Richard Donner was surely blessed when director Kunt Tulgar turned his eye to “Superman” (1978) when “Süpermen dönüyor” followed a year later. With eyebrows like muttonchops, Turkish Superman (the late Hasim Demirciogiou) saves the world in an almost lethargic slumber with the assertiveness of a limp salad. Given its scant running time, “Süpermen dönüyor” crawls though its set pieces as Turco Lois Lane is repeatedly kidnapped, for Superman to rescue her from a villain with a gun that can turn people into gold. Of course, said bad guy needs kryptonite to arm his weapon but he failed to grasp that it’s actually a slide projector. The movie starts promisingly enough where outer space is portrayed as Christmas tree decorations in front of black card (the film crew can be seen reflected in a festive ball) with the Superman logo plastered in crayon if drawn by a special child. Superman’s flying scenes are cringe-worthy; Tulgar’s tracing paper projection system painful. Also, Demirciogiou’s performance (his credit name was changed to Demir Tayfun, the ‘Iron Typhoon’) is that of a suspicious superhero, reluctant to throw a punch in case of cutting his hand – hardly the stuff of legend. In an interview, Tulgar (the same as on the “Tarzan Istanbul’da” disc) claims that his wife wrote the script and made the costume – I can believe it. Also, Demirciogiou was serving in the army at the time. Wanting him to be the star, Tulgar lied to the army stating that Demirciogiou’s father has been involved in a car accident. Demirciogiou was granted leave and had a week’s leave to work on the film. And indeed, it does look like the production was shot and wrapped within a week.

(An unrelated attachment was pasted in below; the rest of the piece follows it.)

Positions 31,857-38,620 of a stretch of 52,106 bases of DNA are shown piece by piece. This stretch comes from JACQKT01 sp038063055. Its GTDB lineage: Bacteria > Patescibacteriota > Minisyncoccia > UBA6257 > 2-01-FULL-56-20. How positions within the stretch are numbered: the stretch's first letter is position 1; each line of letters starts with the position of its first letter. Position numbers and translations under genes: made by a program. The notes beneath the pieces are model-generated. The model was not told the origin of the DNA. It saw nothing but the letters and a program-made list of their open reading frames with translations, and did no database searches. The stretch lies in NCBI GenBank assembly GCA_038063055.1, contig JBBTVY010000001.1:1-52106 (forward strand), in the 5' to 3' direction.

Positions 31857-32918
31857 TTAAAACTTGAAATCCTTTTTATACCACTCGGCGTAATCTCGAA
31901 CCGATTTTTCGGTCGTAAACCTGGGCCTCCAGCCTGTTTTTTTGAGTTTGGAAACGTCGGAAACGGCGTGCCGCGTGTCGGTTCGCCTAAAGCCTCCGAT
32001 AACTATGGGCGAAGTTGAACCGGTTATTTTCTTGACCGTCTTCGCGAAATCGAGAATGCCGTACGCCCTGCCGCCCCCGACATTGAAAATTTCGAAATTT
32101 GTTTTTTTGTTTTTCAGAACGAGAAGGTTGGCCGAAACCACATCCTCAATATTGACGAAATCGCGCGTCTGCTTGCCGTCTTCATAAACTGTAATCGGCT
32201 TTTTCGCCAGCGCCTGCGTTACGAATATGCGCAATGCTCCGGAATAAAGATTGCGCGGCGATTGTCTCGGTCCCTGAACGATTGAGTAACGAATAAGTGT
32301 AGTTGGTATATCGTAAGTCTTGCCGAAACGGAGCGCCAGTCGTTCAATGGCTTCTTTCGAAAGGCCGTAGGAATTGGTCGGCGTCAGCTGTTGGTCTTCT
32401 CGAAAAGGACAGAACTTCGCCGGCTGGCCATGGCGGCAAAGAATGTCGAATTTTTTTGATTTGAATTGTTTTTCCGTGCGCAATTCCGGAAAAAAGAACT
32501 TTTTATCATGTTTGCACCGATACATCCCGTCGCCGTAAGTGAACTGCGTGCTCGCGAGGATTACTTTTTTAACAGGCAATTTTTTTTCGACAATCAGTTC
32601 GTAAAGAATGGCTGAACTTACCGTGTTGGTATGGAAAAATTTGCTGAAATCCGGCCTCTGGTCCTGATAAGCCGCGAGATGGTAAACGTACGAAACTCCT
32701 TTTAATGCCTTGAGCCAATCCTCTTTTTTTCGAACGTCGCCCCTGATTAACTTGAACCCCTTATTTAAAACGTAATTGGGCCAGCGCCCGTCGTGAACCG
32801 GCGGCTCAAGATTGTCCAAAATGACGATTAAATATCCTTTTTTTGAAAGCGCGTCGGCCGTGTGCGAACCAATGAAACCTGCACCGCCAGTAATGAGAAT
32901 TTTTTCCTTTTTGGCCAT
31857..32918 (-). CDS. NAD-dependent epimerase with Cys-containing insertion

The same disc is graced with another super obscure flick: “Demir yumruk: Devler geliyor [Iron Fist: The Giants are Coming]” (1973). And how can you go wrong when a villain has a large bald head with small pig-like eyes with a hefty scar running over one ear? Killer combo! Not only that, there is another bad guy, a wheel-chaired transvestite called Fu Manchu, who is aided by beautiful bikini lethal babes. Of course, their evil plans to conquer the world come to nothing when a superhero (who lacks superhero talents) comes to the rescue. Great fun with much double-crossing and funky music in a remarkably clean print.